There are more than 70 shows, performances and concerts at this month’s First Friday Art Walk in Portland, which is even bigger than normal because it’s part of the annual Old Port Festival — a three-day affair this year.
There is so, so, so much happening. Folks, you can get your photo taken with Spiderman this week. You can see Richard Estes’ Realism show for free (it’s great, BTW) at the Portland Museum of Art — it’s the show that will make you say, “That can’t be a painting. It has to be a photo.” The Art Department (611 Congress St.) is having a wrestling-themed dance party and the underwear boutique Aristelle (92 Exchange St.) is showing bridal boudoir photography.
It’s going to be one heck of an Art Walk. Here are six quirky shows to check out while you roam downtown:
By Brian Owoc | The Blazin Ace, 432 Fore St. | open until 9 p.m.
This is pretty funny: Art Walk happens to land on National Doughnut Day (who comes up with these things? Public relations firms?) so the smoke shop The Blazin Ace is hosting an art show of glass doughnuts. Some are pipes, some are pendants and others are just glass doughnuts that could be paperweights. They’re all made by Portland’s Brian Owoc, who owns KGB Glass. Apparently Brian used to work at a Dunkin Donuts as a baker while he was learning to blow glass. You can see how the two hobbies melded. Brian will be at the shop to talk to customers.
By Jada Fitch | Mayo Street Arts, 10 May St. | Through June 27 | Closes at 7 p.m. on First Friday Art Walk
Jada Fitch painted picture-book-worthy watercolors of birds. Each portrait shows a different species that has a basket tied to its back, which holds the bird’s meal. The owl carries sleepy mice, the woodpecker has ants and the seagull has a sandwich and a crab in its pack. Fitch is a Portland-based artist. The work is funny and adorable.
By The Circus Conservatory of America and friends | Monument Square Friday, Lincoln Park Saturday | Shows 5 and 7 p.m. Friday; noon and 2 p.m. Saturday
Come one, come all to the free circus show! There will be juggling, small child dancers, professional aerialists and crazy stunts. The Circus Conservatory is bringing in some big guns, including The Red Trouser Show (in the video above). The 90-minute shows will start with a 30-minute performance by children, 30 minutes of aerialists and will wrap up with the Red Trouser acrobats. The circus is setting up at Monument Square on Friday night (shows at 5 and 7 p.m.) and will move a few blocks down Congress to Lincoln Park for Saturday afternoon shows at noon and 2 p.m.
By Pete Gorski | Sanctuary Tattoo, 31 Forest Ave. | Through Sept. 5
Editorial note: Pete Gorski works at the Portland Press Herald and sits two desks behind me, although he and I hadn’t talked before I learned about this show.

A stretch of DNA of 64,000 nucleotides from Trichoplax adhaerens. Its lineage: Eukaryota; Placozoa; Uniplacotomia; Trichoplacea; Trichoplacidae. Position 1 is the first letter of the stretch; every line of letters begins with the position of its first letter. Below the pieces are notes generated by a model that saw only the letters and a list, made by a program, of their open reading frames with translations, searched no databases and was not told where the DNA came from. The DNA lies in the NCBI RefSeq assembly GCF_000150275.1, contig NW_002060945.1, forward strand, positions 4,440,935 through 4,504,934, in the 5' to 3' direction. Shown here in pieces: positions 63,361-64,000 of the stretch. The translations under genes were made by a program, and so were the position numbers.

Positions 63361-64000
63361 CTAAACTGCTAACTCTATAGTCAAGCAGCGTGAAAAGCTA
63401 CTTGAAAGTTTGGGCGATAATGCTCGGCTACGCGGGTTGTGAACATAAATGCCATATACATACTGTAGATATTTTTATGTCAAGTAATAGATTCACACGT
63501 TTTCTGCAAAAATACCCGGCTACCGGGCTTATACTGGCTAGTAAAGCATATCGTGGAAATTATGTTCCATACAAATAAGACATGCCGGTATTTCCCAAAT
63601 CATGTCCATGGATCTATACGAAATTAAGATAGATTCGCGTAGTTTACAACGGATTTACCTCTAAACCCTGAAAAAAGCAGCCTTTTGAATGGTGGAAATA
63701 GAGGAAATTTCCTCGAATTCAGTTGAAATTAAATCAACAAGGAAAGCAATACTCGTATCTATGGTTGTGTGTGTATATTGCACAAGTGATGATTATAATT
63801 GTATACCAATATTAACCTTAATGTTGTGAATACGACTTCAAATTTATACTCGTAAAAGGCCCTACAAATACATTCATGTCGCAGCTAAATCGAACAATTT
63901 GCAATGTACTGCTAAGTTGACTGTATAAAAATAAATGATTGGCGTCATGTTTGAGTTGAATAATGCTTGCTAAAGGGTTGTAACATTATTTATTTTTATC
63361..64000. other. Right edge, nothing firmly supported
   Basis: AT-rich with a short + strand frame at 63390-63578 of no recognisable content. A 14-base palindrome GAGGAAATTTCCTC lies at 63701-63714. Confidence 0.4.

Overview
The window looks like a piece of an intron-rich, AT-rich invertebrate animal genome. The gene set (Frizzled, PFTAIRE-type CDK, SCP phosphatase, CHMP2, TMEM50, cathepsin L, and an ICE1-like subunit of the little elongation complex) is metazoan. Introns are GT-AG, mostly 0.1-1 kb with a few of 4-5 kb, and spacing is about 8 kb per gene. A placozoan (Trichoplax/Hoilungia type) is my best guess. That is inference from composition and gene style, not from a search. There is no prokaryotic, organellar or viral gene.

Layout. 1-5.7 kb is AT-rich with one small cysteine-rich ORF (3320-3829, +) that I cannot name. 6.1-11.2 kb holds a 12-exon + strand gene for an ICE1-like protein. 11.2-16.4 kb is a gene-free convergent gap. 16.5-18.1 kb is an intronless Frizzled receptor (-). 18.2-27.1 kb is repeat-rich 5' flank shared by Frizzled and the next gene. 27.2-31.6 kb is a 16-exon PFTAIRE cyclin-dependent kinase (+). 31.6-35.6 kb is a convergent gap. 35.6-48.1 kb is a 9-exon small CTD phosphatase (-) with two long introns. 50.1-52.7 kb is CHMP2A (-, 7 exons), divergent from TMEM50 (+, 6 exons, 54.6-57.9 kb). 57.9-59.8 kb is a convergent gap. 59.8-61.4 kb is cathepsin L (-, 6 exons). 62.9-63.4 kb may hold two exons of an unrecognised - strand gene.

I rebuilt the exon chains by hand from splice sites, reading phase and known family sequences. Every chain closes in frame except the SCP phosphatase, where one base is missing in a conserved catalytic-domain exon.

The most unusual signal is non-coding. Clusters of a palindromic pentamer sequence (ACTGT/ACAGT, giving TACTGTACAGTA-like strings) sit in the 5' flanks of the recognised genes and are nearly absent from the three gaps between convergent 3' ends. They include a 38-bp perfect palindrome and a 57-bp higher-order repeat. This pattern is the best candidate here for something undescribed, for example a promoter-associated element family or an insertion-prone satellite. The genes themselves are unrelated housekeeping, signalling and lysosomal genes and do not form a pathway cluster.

Pete’s work shows caricatures of imperfect people. His work focuses on social issues such as addiction and consumerism. Pete has worked for newspapers for years, drawing editorial illustrations. According to Pete, “these paintings are portraits done in reverse, with the genesis of the character being a conjured or known soul, and a physical being created from that.”
By Carlotta Valdez | Pinecone + Chickadee, 6 Free St. | She’ll draw a beard on you
Carlotta was working at a sandwich shop and her friends kept buying the bacon/egg/cheese/Sriracha/croissant sandwich, which they named “The Bearded Stranger.” Carlotta started doodling bearded men on the to-go bags for her buddies. Recently she started sketching the dudes on paper. She framed about 35 of them and is writing little stories for each man.
“It’s just a collection of drawings of guys in beards. They’re all made up, they’re quirky,” she said. “They’re mysterious bearded strangers. Then they have adorable descriptions, they used to play tennis or his mother used to make him cakes on Sundays.”
During Art Walk, Carlotta will sketch people who come to see the show. Men and women will both have bearded caricatures.
“I’ve been practicing with my friends. They’re very funny,” she said.
By Ted Arnold | Maine Jewish Museum, 267 Congress St. | Through June 22
Wedding days are all emotion and glitz — a perfect setting for a painting. Here’s what the Maine Jewish Museum said about the works: The paintings “offer the pageantry and intricacy of this rare moment in life, when private emotions are made public, friends and family become actors in a staged drama, complete with lines to speak and costumes to wear. Undercurrents, fears and hopes flow throughout the event and the marriage that follows.”
Arnold rarely, if ever, shows faces, giving the paintings and collages a disjointed feeling.